Assistance Continues in Sindh

Assistance Continues in Sindh


CWS-P/A’s distribution of relief items following the 2011 floods in Sindh benefits approximately 163,000 individuals. Recently, the distribution of 1,075 shelter kits and non-food items (NFI) packages reached 7,525 individuals from Jawariasor Union Council, Mirpurkhas. The distribution is almost complete, with the distribution of hygiene kits to take place over the coming weeks. In the flood-affected district of Mirpurkhas, farmers in some areas still face the challenge of inundated fields. Standing water, the lack of appropriate sanitation and shelter, and the inaccessibility to other basic needs increase concerns of the humanitarian community and continue to plague the flood-affected families, particularly related to health, food security, and protection issues. Due to lack of resources and the dearth of assistance from the Government or aid agencies, majority of the communities will face considerable risks in the upcoming 2012 monsoon season since they are unable to rebuild their homes properly.

The recent distribution provided much needed temporary shelter and NFIs for families across 85 villages. These villages were identified in coordination with OCHA and the local government. Through a thorough needs assessment and adhering to the criteria for identifying the most vulnerable families, CWS-P/A was able to prioritize women-led households, persons with disabilities, and others who met the criteria. Among the women-led households that received a shelter kits and NFIs in March is Sher Bano who was widowed during the 2011 floods. “At four o’clock in the morning, when water and heavy rains were entering our village and surrounding our homes, my husband told us to go with other families immediately and said he would follow behind us with some materials. I never knew this would be the last time we saw him.” Sher Bano’s husband did not heed cries for him to leave immediately, too, as he tried to collect important items from the home. He died immediately when the house collapsed upon him. Now a widow with a sixteen year old son and three younger daughters, Sher Bano owes money to their landlord from a debt existing prior to the floods and worries how her family will eat and survive. “We do not even have pure drinking water to use; we collect it from a hand pump far away.”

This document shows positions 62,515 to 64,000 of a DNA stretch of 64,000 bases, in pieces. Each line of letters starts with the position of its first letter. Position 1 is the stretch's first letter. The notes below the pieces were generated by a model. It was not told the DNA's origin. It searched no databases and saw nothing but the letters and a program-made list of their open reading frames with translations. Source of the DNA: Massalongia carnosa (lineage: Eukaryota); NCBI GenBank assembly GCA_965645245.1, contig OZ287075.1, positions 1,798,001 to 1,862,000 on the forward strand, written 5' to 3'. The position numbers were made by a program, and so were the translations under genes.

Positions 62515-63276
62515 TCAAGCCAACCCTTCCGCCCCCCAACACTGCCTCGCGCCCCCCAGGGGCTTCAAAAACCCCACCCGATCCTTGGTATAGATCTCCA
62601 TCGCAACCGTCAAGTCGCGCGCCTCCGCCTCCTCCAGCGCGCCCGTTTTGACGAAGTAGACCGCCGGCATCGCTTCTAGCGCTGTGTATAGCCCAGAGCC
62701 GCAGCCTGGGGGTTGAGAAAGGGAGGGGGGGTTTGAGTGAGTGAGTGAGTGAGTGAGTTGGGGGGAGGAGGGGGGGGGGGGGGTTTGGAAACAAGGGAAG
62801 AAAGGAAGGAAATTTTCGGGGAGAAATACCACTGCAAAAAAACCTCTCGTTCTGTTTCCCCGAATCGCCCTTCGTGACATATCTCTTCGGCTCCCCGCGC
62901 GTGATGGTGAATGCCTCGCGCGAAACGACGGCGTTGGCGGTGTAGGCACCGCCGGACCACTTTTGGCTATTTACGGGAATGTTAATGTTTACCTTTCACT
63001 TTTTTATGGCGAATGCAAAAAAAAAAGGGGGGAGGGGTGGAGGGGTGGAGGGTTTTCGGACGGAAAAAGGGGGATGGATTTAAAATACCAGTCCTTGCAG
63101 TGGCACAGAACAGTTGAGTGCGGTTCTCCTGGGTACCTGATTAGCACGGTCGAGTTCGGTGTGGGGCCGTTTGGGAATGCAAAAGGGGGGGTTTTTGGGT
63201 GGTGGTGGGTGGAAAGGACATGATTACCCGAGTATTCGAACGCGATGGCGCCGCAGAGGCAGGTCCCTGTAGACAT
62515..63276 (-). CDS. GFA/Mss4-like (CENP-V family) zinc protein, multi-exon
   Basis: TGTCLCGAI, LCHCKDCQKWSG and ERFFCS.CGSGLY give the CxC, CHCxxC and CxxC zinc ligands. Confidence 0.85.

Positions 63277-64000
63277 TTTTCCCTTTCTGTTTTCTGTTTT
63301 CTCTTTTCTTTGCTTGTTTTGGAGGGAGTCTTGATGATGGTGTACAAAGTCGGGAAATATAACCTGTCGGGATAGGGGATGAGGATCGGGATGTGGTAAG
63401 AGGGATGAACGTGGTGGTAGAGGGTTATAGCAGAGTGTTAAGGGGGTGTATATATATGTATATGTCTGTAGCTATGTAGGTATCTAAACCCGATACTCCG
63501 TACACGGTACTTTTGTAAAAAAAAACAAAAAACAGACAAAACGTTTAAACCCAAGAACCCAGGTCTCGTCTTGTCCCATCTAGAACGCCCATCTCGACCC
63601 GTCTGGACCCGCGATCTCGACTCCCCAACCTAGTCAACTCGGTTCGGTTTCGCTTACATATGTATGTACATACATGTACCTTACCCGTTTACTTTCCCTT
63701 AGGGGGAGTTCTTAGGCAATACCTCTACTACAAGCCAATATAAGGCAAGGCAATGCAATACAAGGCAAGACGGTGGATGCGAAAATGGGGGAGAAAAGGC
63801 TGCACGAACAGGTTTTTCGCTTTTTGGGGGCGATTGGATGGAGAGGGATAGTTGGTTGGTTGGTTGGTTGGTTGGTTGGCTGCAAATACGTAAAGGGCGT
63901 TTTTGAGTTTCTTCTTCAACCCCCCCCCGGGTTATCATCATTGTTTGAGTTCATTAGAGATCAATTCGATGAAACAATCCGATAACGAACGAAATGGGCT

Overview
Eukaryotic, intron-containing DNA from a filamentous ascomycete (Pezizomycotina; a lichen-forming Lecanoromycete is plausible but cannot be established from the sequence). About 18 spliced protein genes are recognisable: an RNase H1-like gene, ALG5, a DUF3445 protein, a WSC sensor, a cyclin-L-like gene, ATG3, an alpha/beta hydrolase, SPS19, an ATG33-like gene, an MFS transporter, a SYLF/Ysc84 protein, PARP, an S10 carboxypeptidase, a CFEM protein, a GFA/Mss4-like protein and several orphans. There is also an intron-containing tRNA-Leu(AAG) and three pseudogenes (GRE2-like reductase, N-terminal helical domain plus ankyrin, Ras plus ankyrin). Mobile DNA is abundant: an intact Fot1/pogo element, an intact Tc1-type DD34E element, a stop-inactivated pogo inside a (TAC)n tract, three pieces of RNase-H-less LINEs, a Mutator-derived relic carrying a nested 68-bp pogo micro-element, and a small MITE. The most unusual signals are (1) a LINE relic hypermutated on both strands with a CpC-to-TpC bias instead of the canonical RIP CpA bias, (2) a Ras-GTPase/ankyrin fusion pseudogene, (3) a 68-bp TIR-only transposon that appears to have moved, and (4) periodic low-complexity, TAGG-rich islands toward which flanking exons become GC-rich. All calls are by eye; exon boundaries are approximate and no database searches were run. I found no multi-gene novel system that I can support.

In addition to ensuring that the most vulnerable families received assistance, CWS-P/A guaranteed the quality and accountability of its response. The distributed items were in accordance with Sphere standards applied on the local context. The distribution activities were planned and implemented in a way that preserved the dignity of each of the beneficiaries. CWS-P/A fully operationalized its Complaint Response Mechanism which included installing  a complaints box at every distribution point as well as providing a Complaints phone number at the back of each distribution token to ensure the right to complain and to redress.

Nake, a laborer on agricultural land and father of six children, also received a shelter kit and NFI package from CWS-P/A. He described that the only other assistance he received was from his landlord who provided food to his and other families several days after they took refuge in a school building during the initial days. “We appreciate this help of temporary shelter kit. By using these bamboos and large plastic sheet, we27 will be able to make a good sitting place, where my family can sit and rest. It’s a great help for us in our homeless conditions.” He also added that his wife and daughters were pleased to hear utensils are part of the kits at the time they received the token. Nake shared, “Now that I am getting the packages, they will see the utensils. We are very grateful to CWS-P/A for these relief packages you brought to us.” Nake and others still face extreme conditions and obstacles to the road to recovery. He added that support is needed to help him overcome the longer term housing need and the food crisis.

CWS-P/A is committed to ensuring transparency and accountability and as such will be conducting a post-distribution monitoring/assessment to document its impact as well as to acquire learning for future distributions. The assessment will also highlight the immediate needs of communities so that further steps can be taken to help communities recover. The overall objectives of effective recovery must include the restoration of livelihoods, helping communities to access basic rights, and empowering them with the knowledge and resources to reduce their vulnerability and risks to disasters.


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